Top positive review
4 people found this helpful
Better than an alarm clock to get one out of bed
on 31 July 2014
Franz von Suppé [Francesco Ezechiele Ermenegildo Cavaliere di Suppé-Demelli], 1819-1895, is one of those composers who is known for just a few works, notably his stirring overtures.
Following his father’s death, he and his mother moved to Vienna and adopted the shorter, Germanic, form of his name. From 1844 he composed, conducted and, in 1842, even sang the role of Dulcamara in Donizetti’s L’elisir d’amore. Between 1845-62 he was at the Theater an der Wien.
In 1862, he became conductor at the Kaitheater and, after this was burned down, he moved to the Carltheater where he established a reputation for his light operas. ‘Poet and Peasant’, perhaps his best known work, was premiered in 1846. He retired from the theatre in 1882, his contribution to Viennese operetta, where his fame rivaled that of Offenbach, having been recognised the previous year by the freedom of the city.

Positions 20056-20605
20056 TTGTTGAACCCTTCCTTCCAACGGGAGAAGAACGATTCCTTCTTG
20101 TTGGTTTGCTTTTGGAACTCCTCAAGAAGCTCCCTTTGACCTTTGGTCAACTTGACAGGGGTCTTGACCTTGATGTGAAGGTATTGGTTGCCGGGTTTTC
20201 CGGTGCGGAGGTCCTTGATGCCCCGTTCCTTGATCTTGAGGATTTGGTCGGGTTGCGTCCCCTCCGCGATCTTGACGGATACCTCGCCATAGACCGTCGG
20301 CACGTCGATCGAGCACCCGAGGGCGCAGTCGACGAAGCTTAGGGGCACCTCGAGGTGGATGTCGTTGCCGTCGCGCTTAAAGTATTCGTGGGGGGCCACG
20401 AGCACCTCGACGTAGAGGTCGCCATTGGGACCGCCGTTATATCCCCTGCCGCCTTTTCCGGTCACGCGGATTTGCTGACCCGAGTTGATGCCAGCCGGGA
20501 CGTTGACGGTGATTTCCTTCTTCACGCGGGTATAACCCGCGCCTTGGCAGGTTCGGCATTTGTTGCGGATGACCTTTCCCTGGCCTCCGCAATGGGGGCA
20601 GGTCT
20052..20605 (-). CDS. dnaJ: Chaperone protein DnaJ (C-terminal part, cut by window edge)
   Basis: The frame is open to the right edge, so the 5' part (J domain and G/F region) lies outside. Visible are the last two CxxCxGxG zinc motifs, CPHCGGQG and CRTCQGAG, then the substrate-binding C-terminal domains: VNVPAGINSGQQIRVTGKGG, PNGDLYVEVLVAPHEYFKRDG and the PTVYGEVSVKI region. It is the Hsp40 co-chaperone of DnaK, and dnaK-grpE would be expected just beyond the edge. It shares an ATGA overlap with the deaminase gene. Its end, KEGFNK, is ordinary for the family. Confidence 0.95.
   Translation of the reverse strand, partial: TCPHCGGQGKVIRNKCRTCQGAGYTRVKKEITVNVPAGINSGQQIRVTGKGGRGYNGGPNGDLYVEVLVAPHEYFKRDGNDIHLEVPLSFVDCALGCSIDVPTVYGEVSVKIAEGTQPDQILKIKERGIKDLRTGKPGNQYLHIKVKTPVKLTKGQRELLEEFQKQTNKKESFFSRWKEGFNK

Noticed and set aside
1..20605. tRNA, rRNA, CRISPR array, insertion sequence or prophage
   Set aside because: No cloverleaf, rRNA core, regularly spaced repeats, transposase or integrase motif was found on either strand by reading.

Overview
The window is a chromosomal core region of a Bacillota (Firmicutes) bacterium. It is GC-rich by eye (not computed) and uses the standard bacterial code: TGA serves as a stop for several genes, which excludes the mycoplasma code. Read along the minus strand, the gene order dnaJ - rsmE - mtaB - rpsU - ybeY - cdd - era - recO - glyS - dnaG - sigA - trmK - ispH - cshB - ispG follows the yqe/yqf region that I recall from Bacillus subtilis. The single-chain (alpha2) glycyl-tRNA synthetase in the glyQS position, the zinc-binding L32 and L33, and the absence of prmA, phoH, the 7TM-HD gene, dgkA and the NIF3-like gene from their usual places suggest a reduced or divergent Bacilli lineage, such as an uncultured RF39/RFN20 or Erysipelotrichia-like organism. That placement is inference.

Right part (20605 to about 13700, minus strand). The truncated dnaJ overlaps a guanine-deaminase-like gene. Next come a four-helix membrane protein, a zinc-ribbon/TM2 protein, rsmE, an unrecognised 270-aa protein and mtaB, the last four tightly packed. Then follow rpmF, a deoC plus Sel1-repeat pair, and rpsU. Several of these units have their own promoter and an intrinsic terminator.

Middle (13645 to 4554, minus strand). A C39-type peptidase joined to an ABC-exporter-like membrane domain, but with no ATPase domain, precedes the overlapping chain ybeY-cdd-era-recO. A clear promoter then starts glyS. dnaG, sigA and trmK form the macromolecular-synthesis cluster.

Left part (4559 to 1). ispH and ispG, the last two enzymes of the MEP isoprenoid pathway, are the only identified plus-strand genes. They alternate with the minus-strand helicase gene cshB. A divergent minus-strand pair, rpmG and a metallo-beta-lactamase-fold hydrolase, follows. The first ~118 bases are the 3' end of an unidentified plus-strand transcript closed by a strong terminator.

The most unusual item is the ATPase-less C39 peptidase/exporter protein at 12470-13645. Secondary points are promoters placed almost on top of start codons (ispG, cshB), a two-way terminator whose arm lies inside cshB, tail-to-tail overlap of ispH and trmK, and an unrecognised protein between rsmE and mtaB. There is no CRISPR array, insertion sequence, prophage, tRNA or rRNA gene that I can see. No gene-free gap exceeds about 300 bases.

This CD, 61’00, includes eight overtures: ‘Light Cavalry’, ‘Fatinitza’, ‘Pique Dame’, ‘Poet and Peasant’, ‘Banditstreiche’, ‘The Beautiful Galatea’, ‘Flotte Bursche’ and ‘Morning, Noon and Night in Vienna’. There is also the March ‘O, Du mein Österreich’.
The Hungarian State Opera Orchestra under János Sándor, 1933 – 2010, give suitably rousing performances of works that I find always mange to lift my spirits and are especially rewarding on a long car journey. The wait for the arrival of the ‘cavalry’ theme in the eponymous overture causes the hairs on the back of my neck to rise and, as the brief booklet statement points out, in the introduction to ‘Poet and Peasant’ the composer intertwines no fewer than ten very different melodies.
A very enjoyable recording.